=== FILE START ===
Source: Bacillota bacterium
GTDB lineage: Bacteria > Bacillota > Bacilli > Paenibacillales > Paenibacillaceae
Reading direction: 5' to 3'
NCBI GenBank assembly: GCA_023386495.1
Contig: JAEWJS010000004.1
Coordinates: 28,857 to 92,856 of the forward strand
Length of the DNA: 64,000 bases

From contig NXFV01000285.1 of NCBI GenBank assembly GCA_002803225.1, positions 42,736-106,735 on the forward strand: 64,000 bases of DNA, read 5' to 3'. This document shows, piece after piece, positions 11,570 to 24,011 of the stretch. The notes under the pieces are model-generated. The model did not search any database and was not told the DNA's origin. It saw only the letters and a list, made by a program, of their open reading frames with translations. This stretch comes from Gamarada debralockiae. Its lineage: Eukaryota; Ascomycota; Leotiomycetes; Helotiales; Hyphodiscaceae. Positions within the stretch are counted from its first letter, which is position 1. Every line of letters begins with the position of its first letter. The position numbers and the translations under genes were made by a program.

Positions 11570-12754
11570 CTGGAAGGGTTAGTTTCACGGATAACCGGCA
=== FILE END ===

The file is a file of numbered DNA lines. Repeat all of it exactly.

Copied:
Source: Bacillota bacterium
GTDB lineage: Bacteria > Bacillota > Bacilli > Paenibacillales > Paenibacillaceae
Reading direction: 5' to 3'
NCBI GenBank assembly: GCA_023386495.1
Contig: JAEWJS010000004.1
Coordinates: 28,857 to 92,856 of the forward strand
Length of the DNA: 64,000 bases

From contig NXFV01000285.1 of NCBI GenBank assembly GCA_002803225.1, positions 42,736-106,735 on the forward strand: 64,000 bases of DNA, read 5' to 3'. This document shows, piece after piece, positions 11,570 to 24,011 of the stretch. The notes under the pieces are model-generated. The model did not search any database and was not told the DNA's origin. It saw only the letters and a list, made by a program, of their open reading frames with translations. This stretch comes from Gamarada debralockiae. Its lineage: Eukaryota; Ascomycota; Leotiomycetes; Helotiales; Hyphodiscaceae. Positions within the stretch are counted from its first letter, which is position 1. Every line of letters begins with the position of its first letter. The position numbers and the translations under genes were made by a program.

Positions 11570-12754
11570 CTGGAAGGGTTAGTTTCACGGATAACCGGCA